Andrew Barkis: Loving Life in the Midst of Chaos

Andrew Barkis
Andrew Barkis represents Washington's second district in the state House of Representatives. Photo courtesy:: Washington State House Republicans

When we think of politics, it’s often with a degree of separation. Laws and rules are made by mysterious lawmakers, separated from the hustle and bustle of everyday life. But in Washington, we’re governed by a citizen legislature who live, work and play amongst us when not in session at the Capitol.

Because of this schedule, our legislators often work outside of political life and in a variety of industries. This keeps them in touch with their constituents, and part of the workaday life we all experience. Andrew Barkis, elected representative from the state’s second district, thrives on this (sometimes) organized chaos.

During session—and often overlapping into their interim break as well—he represents a district that includes Yelm, Eatonville, La Grande and areas of Mount Rainier National Park in the Washington State House of Representatives. Owner of Hometown Property Management, he and his team handle real estate management in and around Thurston County.

Andrew Barkis Hometown Property Management
He can also be found sponsoring events like the first annual Nisqually Valley Barbecue Rally representing Hometown Property Management. Photo courtesy: Andrew Barkis

Barkis grew up in Lewis County and attended college in Centralia and Seattle. It was in Seattle that he first started in the property management industry. He moved back to the Thurston County region in 1996 and was serendipitously offered a job by a property owner while out looking at a prospective purchase. In January 2005, Barkis took over Olympia’s Hometown Property Management.

The future of the business is “working on systems and efficiency, within the demands of the market, embracing technology while continuing to grow.” As many have noticed, housing in our area is “facing a critical supply shortage. The greatest challenge is adapting to supply.” But, Barkis and his team acknowledge, business is cyclical and markets are always subject to ebb and flow. “We do things so differently here. We’ve built a team concept with a center focus on customer care for owners and tenants.”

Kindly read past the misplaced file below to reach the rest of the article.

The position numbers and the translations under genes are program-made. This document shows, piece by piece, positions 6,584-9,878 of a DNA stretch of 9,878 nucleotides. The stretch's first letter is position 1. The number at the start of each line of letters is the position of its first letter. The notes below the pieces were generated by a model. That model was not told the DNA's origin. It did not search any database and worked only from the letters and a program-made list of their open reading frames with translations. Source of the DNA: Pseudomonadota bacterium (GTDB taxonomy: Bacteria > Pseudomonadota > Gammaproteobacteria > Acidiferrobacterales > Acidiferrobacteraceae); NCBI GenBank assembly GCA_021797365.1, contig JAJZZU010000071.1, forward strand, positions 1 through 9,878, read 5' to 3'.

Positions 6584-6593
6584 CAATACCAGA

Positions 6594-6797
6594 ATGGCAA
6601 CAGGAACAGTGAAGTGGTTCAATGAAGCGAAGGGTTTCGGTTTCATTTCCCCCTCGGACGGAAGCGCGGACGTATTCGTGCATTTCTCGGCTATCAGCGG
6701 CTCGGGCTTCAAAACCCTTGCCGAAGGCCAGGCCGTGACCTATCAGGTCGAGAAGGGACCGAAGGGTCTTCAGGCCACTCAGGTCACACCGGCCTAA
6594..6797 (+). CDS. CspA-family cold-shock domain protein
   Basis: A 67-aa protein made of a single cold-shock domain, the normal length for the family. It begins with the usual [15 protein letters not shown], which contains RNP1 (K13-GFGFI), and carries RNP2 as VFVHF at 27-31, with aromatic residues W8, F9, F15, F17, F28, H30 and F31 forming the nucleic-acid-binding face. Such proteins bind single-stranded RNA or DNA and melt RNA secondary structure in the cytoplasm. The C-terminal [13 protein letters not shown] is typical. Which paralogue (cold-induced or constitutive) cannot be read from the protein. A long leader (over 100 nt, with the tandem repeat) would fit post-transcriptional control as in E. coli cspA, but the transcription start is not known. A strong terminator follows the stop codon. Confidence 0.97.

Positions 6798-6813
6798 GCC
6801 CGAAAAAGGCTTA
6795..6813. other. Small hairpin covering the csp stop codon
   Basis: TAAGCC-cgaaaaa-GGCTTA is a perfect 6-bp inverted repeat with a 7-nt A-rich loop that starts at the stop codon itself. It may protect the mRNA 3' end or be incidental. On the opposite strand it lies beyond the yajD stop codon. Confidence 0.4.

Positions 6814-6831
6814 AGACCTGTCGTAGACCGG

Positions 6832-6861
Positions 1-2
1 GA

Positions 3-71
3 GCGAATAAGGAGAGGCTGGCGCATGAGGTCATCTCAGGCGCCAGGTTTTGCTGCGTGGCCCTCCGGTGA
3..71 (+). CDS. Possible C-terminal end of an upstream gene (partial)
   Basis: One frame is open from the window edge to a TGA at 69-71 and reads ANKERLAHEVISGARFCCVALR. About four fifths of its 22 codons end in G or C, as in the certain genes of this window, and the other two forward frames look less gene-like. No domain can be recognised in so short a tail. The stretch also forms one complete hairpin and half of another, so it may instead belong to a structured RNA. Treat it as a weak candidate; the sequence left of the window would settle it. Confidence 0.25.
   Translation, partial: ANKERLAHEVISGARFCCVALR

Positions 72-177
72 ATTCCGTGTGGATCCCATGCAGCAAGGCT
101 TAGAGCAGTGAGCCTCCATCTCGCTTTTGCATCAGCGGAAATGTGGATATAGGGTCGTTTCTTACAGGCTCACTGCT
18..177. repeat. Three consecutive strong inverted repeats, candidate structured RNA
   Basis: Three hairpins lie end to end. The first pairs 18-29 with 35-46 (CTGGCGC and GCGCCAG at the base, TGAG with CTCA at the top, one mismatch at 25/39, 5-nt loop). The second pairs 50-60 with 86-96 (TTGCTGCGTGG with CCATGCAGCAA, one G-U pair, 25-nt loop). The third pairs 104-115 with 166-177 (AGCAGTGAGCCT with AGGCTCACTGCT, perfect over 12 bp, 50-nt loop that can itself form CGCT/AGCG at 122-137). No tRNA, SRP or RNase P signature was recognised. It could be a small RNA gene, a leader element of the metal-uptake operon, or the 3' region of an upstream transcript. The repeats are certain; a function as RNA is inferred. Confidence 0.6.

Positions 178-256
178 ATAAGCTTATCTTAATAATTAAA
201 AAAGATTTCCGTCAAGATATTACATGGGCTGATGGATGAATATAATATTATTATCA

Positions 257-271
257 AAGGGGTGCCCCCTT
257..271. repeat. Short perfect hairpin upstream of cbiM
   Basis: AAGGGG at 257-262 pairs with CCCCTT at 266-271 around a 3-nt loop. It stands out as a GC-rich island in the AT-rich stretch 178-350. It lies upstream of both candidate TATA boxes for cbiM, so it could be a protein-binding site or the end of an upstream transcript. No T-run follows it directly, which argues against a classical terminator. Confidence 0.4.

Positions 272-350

When not working, Barkis trades suit and tie for sweats and fleece, a three-day growth of beard, and member of his super comfy toque collection. “I love the outdoors and this area has access to some of my favorite places,” says Barkis, “like camping and Mount Rainier.” He also loves the sense of community and service felt throughout.

Barkis is also active with Gateway Rotary, Chambers of Commerce in Lacey, Yelm, and Thurston County, and assistant scout master with the Boy Scouts where his son is working towards the prestigious Eagle Scout rank. He also recently finished a term on the board of the Boys and Girls Clubs of Thurston County.

But the reality of government work means that 100 percent of his time during legislative sessions is dedicated to governing. “It’s late at night and early in the morning,” he admits, “But I have a phenomenal team at work; they run the show. As owner, I’ve worked to remove myself, to trust and allow my team to flourish.”

Andrew Barkis
Outside of formal government or business functions, Barkis is happiest outside sporting one of his beloved toque collection. Photo courtesy: Andrew Barkis

He’s been surprised by how much time it takes to enact policy as—perhaps unsurprisingly—it’s “not just policy but politics.” On the positive side, there’s tremendous “power in relationships, on both sides of the aisle, between staff, representatives, senators, lobbyists. I’m in awe at the privilege of being able to do this.” And he hopes to continue for many years to come. “We’ll see what the future holds. I’ll stick around as long as I can continue to be effective.”

If you’re looking for a legislator who has seen Rush perform 12 times, plays a mean drum solo, and comes from a family that has camped at Lewis and Clark State Park every year for the last fifty years, look no further. Andrew Barkis works (and plays!) in, around, and on behalf of many families throughout both his constituency and Washington State as a whole.

Thomas Jefferson once said that: “The care of human life and happiness, and not their destruction, is the first and only object of good government.” The truest representatives are those that immerse themselves in the same festivals, school concerts, restaurants, hiking trails and DMV lines as those they represent. Barkis does all that and more.

Discover more about his legislative work, committee membership and see him in action via TVW’s video archives. Better yet, swing by the Capitol during session to watch Barkis and his fellow officials live. Follow the legislature’s activity calendar for publically accessible hearings, floor sessions and interactive events.

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